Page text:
It wasn’t until a couple years ago that researchers began to understand why. They looked at the bones and teeth of the deceased pachyderm and discovered that 19th century elephant husbandry wasn’t the best. Jumbo’s diet consisted of grasses, hay, and oats. Sometimes also coins and toys and sticky buns from his adoring fans, not to mention the whiskey that was meant to calm him down when he became too agitated.

What was lacking in his diet were the necessary twigs and barks that would have worn down his teeth had he lived as a wild elephant. This kind of roughage would have worn down his teeth and made room for new backup teeth to emerge and replace them. Without that process, the poor thing ended up with a tremendous toothache from the pressure of the new teeth pushing against the old.

What I picture when I think about performing oral surgery on the biggest elephant who ever lived. photo credit: wuestenigel Miniature people cleaning teeth on white backgroudn via photopin (license)

Jumbo died tragically only a few years after coming to America, but even if Barnum’s people had understood the source of the aggression problem they’d have had a hard time solving it. There were shockingly few oral and maxillofacial surgeons operating on elephants in late 19th century America. It might even be safe to assume that’s pretty much a super-duper sub-specialty kind of thing even today.

Fortunately, in 21st century America, it’s not too difficult to find one willing to work with human patients. My son was treated by a wonderful surgeon. The procedure was over pretty quickly without complications or whiskey, though I imagine that might have led to similar superman-themed questions.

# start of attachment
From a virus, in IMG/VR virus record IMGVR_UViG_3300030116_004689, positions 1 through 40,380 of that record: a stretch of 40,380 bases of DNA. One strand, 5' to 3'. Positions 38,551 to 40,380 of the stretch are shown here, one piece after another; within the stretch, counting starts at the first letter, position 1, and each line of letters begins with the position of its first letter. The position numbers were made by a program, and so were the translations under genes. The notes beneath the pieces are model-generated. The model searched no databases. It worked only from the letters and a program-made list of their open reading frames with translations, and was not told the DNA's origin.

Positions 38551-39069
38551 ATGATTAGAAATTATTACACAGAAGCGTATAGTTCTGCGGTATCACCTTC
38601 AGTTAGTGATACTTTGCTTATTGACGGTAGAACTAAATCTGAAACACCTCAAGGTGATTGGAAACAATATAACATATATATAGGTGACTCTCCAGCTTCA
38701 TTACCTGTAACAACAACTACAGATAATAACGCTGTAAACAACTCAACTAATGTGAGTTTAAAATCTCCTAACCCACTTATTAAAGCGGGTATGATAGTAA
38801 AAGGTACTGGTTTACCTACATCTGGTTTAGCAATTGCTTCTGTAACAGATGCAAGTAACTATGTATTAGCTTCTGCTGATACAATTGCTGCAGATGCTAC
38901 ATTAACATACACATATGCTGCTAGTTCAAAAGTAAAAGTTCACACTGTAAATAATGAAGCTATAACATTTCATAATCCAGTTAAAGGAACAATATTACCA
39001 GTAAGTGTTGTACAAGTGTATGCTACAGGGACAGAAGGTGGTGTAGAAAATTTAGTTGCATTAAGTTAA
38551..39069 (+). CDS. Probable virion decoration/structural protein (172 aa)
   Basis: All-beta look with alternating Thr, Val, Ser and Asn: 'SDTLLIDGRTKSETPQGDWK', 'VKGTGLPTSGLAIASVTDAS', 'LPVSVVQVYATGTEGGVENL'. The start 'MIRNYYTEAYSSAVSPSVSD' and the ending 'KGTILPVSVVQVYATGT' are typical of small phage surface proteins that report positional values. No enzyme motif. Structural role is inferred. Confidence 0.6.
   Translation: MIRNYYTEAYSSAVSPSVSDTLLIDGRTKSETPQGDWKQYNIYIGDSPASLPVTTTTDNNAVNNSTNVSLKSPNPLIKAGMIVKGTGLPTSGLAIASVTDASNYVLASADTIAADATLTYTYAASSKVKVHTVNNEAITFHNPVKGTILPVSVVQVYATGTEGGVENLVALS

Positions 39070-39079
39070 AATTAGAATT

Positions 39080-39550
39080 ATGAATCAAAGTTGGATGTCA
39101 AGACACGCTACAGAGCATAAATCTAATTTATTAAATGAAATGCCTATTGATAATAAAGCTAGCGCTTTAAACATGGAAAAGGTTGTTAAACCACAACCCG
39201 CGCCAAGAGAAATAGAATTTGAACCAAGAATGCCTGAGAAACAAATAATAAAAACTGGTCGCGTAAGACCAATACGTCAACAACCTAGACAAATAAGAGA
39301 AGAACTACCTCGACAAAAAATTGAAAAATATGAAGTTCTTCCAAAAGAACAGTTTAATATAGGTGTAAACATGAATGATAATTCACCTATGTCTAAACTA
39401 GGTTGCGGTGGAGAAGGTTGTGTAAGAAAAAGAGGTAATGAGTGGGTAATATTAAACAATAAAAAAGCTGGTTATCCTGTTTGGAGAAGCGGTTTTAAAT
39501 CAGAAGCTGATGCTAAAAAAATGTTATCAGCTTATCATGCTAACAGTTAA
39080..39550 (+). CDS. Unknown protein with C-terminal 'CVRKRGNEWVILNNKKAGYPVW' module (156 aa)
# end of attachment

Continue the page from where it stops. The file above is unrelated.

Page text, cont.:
He’s doing well, but at this point, I do want to note that this post was written not only with permission from my wisdom-toothless son, but at his insistence. Because even though he realizes he was pretty drugged up when he asked, he’d really like to know the answer to his question and he’d love to hear your thoughts.

Meanwhile, UFOs

If you’re anything like me, you’ve been kind of avoiding watching/reading/listening to much news lately. Under normal circumstances, I’m not exactly a news junkie, but I do like to check in more or less regularly on the goings on in the world.

It’s just that right now, the goings on seem to be mostly a lot of speculation, irresponsible  political arguing, and sensationalism of the latest invasive species to hit the Pacific Northwest, which, by the way didn’t actually happen for the first time just this past month. Also, we don’t call them murder lions, even though they rip out the throats of their unfortunate victims, so why are these called murder hornets?